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A life long passion for creating, tinkering, fixing, building and sometimes breaking things continues to motivate me. A love of experimentation has always been a dominant force in my working life as well as my free time. Always seeking to learn from creative endeavours.
I’ve always enjoyed the development process as much as the final result. Whether it was designing underwater inspection robots in my previous career or building hand wired ‘point to point’ valve amplifiers in my spare time, the quest to keep everything as simple as possible is a goal in itself.
My work incorporates a mix of salvaged, repurposed and fresh ingredients. The materials of choice being concrete and steel. My engineering background has a big influence on my work, an emphasis on over-engineering add a hard edged, industrial feel.
A love of mid 20th century Brutalist concrete design shows in my simple forms and use of materials. The production methods I use draw on a wealth of hands-on design experience, from high precision machined components, to raw concrete cast in handmade moulds.
My passion for design and engineering coupled with a need for a more creative outlet drove me to establish Brutal Design, with a focus on the design and creation of Brutalist inspired concrete lighting, furniture, interior elements and experimental creations. This site will be the showcase for my current concrete design projects, builds, ideas and experiments.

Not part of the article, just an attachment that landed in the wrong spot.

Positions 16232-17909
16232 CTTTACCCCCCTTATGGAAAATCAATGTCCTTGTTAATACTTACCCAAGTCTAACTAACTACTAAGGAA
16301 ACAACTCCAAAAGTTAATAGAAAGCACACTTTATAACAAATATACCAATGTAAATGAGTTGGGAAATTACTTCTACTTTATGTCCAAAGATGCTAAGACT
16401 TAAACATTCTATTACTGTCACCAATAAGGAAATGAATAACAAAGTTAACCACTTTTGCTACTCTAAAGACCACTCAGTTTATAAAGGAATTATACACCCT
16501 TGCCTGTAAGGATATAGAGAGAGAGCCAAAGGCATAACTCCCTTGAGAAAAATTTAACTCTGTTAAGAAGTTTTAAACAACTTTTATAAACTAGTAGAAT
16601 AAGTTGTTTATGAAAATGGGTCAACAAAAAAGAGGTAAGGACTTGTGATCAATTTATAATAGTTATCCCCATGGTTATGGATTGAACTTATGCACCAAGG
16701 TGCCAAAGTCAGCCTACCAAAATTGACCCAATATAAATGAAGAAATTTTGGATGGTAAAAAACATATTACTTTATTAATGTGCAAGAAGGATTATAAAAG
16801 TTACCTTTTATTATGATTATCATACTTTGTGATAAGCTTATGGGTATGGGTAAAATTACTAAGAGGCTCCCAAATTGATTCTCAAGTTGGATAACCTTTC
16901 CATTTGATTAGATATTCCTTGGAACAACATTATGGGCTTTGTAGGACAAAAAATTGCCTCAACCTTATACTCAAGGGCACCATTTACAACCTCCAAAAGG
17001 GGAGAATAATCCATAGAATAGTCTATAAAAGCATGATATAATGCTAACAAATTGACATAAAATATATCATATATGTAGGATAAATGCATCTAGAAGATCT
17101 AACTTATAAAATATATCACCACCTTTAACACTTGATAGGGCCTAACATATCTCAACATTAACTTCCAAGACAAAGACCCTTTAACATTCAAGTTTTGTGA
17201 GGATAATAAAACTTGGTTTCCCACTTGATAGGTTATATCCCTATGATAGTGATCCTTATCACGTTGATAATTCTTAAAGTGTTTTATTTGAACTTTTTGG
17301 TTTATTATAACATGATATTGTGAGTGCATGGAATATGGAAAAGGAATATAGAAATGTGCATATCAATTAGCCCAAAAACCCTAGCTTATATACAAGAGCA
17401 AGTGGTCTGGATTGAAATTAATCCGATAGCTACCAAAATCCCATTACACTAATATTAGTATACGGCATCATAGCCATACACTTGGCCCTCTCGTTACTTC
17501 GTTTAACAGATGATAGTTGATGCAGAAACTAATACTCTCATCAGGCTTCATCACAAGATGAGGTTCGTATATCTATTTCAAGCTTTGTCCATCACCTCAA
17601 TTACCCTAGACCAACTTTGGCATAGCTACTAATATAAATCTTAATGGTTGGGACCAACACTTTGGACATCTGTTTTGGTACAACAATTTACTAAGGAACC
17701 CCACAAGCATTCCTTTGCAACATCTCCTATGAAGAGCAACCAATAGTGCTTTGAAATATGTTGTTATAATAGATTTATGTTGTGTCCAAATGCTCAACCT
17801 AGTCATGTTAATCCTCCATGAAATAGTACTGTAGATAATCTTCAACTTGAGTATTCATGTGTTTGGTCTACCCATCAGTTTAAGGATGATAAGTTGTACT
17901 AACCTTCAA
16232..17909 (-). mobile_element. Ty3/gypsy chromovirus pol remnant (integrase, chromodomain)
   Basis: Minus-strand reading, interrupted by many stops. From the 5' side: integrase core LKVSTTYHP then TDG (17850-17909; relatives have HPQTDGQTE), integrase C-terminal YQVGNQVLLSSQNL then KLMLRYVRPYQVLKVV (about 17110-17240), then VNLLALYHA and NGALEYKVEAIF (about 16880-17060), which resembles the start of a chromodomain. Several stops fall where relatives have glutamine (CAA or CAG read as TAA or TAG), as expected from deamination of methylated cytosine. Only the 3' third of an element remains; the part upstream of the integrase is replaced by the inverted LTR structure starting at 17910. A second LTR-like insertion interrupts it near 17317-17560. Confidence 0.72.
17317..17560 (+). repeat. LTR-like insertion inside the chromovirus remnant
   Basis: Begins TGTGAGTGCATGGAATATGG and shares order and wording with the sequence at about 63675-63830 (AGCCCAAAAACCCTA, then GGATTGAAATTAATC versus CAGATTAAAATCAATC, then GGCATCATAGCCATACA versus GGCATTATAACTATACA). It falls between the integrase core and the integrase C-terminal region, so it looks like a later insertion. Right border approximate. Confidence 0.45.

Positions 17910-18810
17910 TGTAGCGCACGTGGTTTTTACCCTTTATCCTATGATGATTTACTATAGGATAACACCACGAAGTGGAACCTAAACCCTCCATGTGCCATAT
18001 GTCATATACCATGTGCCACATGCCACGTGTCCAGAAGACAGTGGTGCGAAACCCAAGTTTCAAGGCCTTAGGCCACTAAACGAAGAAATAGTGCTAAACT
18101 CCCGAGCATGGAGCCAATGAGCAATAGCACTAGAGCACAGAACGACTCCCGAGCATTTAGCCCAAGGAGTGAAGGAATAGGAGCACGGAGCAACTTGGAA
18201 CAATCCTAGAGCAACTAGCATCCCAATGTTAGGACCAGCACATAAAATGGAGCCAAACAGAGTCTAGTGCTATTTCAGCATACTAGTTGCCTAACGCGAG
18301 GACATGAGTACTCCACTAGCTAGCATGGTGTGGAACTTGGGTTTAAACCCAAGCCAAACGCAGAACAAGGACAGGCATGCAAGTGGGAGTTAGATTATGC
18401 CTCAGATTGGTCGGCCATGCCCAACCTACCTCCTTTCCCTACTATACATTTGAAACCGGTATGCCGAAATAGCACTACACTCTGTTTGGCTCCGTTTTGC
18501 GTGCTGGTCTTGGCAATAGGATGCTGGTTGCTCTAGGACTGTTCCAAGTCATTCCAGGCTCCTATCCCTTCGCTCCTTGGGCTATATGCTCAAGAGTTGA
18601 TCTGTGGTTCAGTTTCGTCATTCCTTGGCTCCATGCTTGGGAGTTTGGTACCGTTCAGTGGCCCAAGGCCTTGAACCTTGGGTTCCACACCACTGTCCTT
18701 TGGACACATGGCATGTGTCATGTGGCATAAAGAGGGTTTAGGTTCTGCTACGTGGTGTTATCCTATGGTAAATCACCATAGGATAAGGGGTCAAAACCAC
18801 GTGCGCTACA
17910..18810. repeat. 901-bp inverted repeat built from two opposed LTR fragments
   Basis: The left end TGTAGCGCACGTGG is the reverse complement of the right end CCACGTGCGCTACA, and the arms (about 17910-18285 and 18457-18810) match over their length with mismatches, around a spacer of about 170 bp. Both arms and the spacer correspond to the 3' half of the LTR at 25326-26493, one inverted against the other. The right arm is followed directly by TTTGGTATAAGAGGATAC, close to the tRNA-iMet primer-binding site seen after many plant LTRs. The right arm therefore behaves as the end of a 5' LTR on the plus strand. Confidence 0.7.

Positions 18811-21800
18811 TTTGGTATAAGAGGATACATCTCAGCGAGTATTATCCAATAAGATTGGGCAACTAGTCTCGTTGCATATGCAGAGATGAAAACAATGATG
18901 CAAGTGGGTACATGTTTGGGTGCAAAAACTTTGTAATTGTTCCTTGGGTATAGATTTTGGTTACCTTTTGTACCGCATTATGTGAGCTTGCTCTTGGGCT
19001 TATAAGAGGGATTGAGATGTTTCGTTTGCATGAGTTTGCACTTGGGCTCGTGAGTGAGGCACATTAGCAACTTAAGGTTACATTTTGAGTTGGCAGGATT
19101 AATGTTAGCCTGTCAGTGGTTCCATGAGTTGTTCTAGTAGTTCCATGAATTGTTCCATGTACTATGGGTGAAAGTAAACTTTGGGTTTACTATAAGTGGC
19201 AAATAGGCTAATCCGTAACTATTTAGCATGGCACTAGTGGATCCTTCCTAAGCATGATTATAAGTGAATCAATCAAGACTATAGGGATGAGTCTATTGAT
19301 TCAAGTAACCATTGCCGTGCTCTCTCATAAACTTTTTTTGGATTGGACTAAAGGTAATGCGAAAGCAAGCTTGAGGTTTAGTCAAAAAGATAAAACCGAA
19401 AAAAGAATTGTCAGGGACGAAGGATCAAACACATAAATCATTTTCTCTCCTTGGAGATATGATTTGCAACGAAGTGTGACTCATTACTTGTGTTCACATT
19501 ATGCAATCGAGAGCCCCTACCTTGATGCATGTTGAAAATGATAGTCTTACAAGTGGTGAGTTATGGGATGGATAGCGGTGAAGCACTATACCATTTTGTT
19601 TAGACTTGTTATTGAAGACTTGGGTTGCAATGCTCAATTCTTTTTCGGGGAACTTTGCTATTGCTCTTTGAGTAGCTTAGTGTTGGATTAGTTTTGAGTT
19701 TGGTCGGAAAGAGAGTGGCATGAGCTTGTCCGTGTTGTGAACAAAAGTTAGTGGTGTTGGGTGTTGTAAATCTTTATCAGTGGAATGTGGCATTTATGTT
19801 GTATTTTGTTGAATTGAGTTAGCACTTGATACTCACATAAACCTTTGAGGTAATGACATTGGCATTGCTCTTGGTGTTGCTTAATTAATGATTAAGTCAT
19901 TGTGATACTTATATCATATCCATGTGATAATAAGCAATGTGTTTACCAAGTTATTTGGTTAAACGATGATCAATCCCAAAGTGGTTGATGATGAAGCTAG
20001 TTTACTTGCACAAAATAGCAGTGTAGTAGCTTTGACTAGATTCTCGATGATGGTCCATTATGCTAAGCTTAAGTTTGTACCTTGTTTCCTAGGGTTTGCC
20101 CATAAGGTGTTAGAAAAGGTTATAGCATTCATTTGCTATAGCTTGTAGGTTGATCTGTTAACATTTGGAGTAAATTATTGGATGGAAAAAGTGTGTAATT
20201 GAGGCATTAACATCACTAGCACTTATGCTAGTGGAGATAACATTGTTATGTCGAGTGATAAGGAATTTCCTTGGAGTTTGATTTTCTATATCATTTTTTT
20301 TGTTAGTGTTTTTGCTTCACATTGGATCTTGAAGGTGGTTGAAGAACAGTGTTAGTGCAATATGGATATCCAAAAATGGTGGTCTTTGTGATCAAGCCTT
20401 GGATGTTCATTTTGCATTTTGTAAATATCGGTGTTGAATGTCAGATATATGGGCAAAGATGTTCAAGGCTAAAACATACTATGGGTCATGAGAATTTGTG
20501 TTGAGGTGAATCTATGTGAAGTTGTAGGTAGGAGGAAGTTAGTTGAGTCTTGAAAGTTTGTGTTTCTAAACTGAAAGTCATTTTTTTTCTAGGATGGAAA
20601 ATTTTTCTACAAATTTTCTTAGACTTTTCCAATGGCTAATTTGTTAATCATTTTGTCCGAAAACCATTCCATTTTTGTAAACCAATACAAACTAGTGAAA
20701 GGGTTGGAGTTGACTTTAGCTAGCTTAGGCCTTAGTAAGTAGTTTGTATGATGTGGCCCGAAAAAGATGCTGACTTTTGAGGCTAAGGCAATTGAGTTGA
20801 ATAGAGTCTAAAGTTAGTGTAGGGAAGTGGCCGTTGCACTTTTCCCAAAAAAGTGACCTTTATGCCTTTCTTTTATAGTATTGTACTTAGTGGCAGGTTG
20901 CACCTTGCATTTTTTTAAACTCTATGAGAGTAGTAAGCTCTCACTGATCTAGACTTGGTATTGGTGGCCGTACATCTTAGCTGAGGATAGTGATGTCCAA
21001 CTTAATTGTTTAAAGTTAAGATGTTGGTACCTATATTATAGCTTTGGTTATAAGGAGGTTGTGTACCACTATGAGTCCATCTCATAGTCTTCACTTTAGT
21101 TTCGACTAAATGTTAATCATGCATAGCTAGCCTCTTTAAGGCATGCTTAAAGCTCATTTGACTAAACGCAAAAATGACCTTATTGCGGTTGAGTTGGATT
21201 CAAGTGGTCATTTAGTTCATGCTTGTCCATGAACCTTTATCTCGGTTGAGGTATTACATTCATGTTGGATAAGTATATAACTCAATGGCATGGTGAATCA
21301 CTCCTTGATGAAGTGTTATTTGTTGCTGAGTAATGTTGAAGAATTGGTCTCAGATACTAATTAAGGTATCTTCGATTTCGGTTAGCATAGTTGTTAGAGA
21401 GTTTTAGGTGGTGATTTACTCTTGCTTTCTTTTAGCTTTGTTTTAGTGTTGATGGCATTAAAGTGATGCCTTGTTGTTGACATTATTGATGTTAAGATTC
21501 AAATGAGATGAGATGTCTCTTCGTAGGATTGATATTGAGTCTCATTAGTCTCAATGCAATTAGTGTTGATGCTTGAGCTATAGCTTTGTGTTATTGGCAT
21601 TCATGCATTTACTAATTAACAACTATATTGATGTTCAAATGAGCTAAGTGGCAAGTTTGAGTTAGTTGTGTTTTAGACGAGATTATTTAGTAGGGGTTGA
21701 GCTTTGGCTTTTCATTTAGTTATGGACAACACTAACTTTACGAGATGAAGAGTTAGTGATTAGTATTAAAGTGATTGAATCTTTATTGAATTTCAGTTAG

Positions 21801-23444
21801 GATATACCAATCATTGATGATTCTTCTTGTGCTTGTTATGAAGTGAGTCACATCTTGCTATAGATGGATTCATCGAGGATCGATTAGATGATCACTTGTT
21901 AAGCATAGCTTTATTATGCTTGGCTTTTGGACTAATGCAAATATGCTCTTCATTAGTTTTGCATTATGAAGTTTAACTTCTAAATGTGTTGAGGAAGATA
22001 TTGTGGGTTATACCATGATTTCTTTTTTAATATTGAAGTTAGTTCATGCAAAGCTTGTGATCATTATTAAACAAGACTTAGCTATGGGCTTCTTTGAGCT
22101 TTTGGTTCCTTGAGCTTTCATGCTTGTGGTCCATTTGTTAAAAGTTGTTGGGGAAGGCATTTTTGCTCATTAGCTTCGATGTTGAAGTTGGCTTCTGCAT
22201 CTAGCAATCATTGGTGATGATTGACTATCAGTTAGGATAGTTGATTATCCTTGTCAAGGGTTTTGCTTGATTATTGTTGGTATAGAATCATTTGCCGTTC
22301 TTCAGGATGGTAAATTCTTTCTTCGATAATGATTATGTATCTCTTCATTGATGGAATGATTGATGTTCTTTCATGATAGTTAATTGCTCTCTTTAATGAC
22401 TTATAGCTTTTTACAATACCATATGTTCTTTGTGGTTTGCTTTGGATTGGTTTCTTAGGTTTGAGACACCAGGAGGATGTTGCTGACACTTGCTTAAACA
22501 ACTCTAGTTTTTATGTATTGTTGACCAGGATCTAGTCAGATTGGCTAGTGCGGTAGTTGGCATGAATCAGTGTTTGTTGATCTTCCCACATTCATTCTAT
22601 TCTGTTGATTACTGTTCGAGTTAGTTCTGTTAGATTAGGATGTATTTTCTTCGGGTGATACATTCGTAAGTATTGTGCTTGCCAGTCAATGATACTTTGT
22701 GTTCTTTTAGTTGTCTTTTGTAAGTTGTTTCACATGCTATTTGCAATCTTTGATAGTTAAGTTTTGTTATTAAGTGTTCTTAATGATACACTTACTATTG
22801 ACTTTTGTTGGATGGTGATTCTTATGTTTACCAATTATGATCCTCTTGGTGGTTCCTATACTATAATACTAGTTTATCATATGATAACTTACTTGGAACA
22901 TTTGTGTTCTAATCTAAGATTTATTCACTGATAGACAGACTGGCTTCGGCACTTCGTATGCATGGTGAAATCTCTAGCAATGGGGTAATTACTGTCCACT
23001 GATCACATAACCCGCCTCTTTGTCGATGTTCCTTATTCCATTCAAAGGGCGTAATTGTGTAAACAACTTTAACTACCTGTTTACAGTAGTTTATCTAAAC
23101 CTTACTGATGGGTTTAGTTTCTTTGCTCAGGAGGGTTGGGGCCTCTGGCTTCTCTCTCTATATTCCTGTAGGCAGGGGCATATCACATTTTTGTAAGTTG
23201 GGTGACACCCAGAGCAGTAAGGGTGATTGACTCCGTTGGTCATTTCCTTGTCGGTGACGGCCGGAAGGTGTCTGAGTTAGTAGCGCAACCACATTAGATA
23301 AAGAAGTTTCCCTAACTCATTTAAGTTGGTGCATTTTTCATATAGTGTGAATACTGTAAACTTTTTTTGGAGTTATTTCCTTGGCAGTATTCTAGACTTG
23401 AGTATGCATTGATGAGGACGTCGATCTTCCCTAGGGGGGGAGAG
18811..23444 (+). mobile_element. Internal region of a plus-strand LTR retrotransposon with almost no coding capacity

-ABOUT CONCRETE ELEMENTS-
At Brutal Design I measure out the ingredients to the gram when creating concrete elements. But due to the nature of the production methods used to produce cast concrete, there will always be subtle variations in the surface finish. These random variations create uniqueness in every casting.
Many variables other than my mix recipe can effect the cured concrete colour and texture, including the absorbency of the mould material, the duration the curing concrete stays in the mould or shuttering, the level of vibration to release trapped air, to list just a few.
Blow holes, the pots and voids in the concrete surface caused by air trapped on the surface of the mould, can be seen by some as a defect. But I love the random perforations and holes left in the surface of the cured concrete, to me they are one of the features of a cast concrete element.
I welcome the mystery and surprise when I pull a concrete piece from a mould or strike the shuttering from a cast in situ countertop. I feel the random ‘imperfections’ only add to the beauty of raw concrete and the variations in hue and texture improve the visual impact.
The pieces I produce will change randomly dependent on the components sourced and the success of the experiments, so the stock I hold is limited. Most of the concrete objects are made in limited runs or made to order, so please bare this in mind when ordering. Concrete takes approximately 28 days to reach full cure, but if you absolutely must have it, concrete reaches about 75% cure after a week, so some pieces can be shipped early.
To discuss your requirements contact the studio on firstname.lastname@example.org